Video | Agriculture | Confidence | Economy | Energy | Employment | Finance | Media | Property | RBNZ | Science | SOEs | Tax | Technology | Telecoms | Tourism | Transport | Search


World Week Ahead: US earnings, ECB rate decision

World Week Ahead: US earnings, ECB rate decision

By Margreet Dietz

April 18 (BusinessDesk) - After markets rallied on better-than-expected corporate earnings, notably from US banks, investors will eye more results including from Morgan Stanley, IBM and Yahoo as well as a European Central Bank policy meeting.

Last week the Dow Jones Industrial Average rose 1.8 percent, the Standard & Poor’s 500 Index gained 1.6 percent, while the Nasdaq Composite Index climbed 1.8 percent.

“Earnings are off to a very healthy start, financials set a positive tone,” Joe Kinahan, chief strategist at TD Ameritrade Holding, told Bloomberg. “For the market to rally, financials have to be performing and financials performed [last] week.”

Morgan Stanley is the next US bank to report earnings, today, followed by Goldman Sachs on Tuesday. This week will also offer results from Netflix, Intel, Coca-Cola, Alphabet, Starbucks, and Caterpillar.

Even as this US earnings season is expected to be the worst since the financial crisis in 2008, many see reasons to be optimistic.

The low point of the US profit downturn may have been at the end of last year, based on trailing fourth-quarter data, Richard Bernstein, chief executive and chief investment officer at Richard Bernstein Advisors in New York, told Reuters. Bernstein is overweight sectors he considers sensitive to the profit cycle — energy, materials, financials and technology.

Investors will eye US Federal Reserve officials speaking today, New York Fed President William Dudley as well Minneapolis Fed’s Neel Kashkari and Boston Fed’s Eric Rosengren.

The Federal Open Market Committee is set to start its next two-day meeting on April 26, and expectations for interest rate increases have eased in recent weeks, one reason why the greenback has fallen to its lowest in nine months.

Last Friday Treasuries rose, pushing yields on the benchmark 10-year note four basis points lower to 1.75 percent, after a surprise drop in March US manufacturing output.

US yields will remain low because of “weak data, the Fed not raising rates and negative rates globally,” Ray Remy, head of fixed income in New York at Daiwa Capital Markets America, one of 22 primary dealers that trade with the Fed, told Bloomberg.

Economic data set for release this week include the housing market index, today; housing starts, due Tuesday; existing home sales, due Wednesday; weekly jobless claims, Philadelphia Fed business outlook survey, Chicago Fed national activity index, leading indicators, and the FHFA house price index, due Thursday; as well as the preliminary PMI manufacturing index, due Friday.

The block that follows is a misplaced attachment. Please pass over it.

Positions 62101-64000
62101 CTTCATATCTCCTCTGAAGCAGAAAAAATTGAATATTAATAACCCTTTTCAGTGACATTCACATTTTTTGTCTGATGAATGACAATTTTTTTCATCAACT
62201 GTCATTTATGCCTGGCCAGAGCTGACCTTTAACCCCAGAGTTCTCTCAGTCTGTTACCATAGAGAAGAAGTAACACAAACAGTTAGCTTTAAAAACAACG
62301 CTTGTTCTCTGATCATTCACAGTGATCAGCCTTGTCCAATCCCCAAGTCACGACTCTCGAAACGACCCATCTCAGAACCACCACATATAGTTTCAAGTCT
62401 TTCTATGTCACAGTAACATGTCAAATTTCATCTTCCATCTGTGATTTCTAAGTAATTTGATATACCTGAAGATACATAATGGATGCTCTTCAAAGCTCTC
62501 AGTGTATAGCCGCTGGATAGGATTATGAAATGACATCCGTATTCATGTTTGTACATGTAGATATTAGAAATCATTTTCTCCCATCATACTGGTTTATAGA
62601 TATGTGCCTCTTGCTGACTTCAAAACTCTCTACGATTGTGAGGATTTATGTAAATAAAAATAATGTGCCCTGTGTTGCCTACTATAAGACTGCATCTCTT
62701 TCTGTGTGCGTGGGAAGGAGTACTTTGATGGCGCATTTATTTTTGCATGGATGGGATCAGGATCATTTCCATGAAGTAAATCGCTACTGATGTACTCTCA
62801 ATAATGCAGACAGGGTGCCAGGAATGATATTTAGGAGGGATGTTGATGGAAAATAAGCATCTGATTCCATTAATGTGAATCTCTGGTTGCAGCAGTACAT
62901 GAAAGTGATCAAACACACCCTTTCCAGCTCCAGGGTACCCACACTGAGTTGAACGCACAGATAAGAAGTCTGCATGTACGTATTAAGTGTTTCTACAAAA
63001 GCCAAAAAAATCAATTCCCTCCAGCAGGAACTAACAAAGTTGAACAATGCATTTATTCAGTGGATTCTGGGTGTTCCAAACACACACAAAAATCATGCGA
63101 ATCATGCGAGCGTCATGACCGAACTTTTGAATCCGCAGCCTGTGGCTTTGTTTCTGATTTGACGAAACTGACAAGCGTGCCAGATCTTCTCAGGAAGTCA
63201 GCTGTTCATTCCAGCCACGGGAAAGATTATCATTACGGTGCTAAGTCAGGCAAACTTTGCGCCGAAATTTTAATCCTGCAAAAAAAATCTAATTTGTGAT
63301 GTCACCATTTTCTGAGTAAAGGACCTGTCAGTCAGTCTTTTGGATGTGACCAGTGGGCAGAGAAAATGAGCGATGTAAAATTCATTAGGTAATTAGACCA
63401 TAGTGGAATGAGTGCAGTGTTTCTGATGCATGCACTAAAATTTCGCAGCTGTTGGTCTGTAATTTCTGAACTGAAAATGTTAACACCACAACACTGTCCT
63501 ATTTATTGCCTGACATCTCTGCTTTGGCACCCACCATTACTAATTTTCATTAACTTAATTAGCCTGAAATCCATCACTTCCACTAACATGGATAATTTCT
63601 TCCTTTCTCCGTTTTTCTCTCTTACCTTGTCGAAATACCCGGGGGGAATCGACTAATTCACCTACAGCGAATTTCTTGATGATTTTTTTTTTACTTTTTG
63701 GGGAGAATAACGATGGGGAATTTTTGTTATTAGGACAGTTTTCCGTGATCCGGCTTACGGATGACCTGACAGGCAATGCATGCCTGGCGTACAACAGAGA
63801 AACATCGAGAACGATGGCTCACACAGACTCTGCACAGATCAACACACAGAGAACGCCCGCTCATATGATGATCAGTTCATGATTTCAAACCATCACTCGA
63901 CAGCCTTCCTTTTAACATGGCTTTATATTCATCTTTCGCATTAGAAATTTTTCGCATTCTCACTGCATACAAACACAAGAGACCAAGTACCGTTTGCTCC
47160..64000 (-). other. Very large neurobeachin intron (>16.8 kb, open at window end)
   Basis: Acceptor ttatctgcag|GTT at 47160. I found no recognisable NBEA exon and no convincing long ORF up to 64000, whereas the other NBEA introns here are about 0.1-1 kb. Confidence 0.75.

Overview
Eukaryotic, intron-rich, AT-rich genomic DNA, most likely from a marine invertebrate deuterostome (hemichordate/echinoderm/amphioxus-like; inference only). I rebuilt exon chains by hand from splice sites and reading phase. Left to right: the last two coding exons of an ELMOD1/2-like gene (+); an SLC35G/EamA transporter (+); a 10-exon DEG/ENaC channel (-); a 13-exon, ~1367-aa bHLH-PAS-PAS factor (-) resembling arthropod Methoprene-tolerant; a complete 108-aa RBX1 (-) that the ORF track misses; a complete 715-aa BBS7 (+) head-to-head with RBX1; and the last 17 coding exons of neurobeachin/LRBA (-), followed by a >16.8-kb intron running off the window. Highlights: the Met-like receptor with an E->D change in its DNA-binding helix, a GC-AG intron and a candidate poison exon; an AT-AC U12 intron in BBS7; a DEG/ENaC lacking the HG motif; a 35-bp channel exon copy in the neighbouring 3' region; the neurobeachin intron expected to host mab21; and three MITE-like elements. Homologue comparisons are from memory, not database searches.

"The first quarter was clearly a dud, but there are reasons to be optimistic,” Ryan Sweet, senior economist at Moody’s Analytics in Westchester, Pennsylvania, told Reuters. “There are still measurement issues, with the residual seasonality in GDP, and history shows that reverses in the second quarter.”

In Europe, the Stoxx 600 Index climbed 3.3 percent last week, stemming four straight weekly slides.

On Thursday, the European Central Bank is set to announce its latest policy decision, followed by a press conference with President Mario Draghi.

Last month the ECB lowered its key interest rates and increased its bond-buying programme in an effort to stoke growth and inflation.

“The problem for many central banks is that the market is assuming that, to some extent, they have reached their limit and have run out of ammunition,” Manuel Oliveri, a currency strategist at Credit Agricole’s corporate and investment-banking unit in London, told Bloomberg. “Markets do not fully understand or perceive well the most recent policy steps by central banks.”


© Scoop Media

Business Headlines | Sci-Tech Headlines


Water: Farming Leaders Pledge To Help Make Rivers Swimmable

In a first for the country, farming leaders have pledged to work together to help make New Zealand’s rivers swimmable for future generations. More>>


Unintended Consequences: Liquor Change For Grocery Stores On Tobacco Tax

Changes in the law made to enable grocery stores to continue holding liquor licences to sell alcohol despite increases in tobacco taxes will take effect on 15 September 2017. More>>

Back Again: Government Approves TPP11 Mandate

Trade Minister Todd McClay says New Zealand will be pushing for the minimal number of changes possible to the original TPP agreement, something that the remaining TPP11 countries have agreed on. More>>


By May 2018: Wider, Earlier Microbead Ban

The sale and manufacture of wash-off products containing plastic microbeads will be banned in New Zealand earlier than previously expected, Associate Environment Minister Scott Simpson announced today. More>>


Snail-ier Mail: NZ Post To Ditch FastPost

New Zealand Post customers will see a change to how they can send priority mail from 1 January 2018. The FastPost service will no longer be available from this date. More>>


Property Institute: English Backs Of Debt To Income Plan

Property Institute of New Zealand Chief Executive Ashley Church is applauding today’s decision, by Prime Minister Bill English, to take Debt-to-income ratios off the table as a tool available to the Reserve Bank. More>>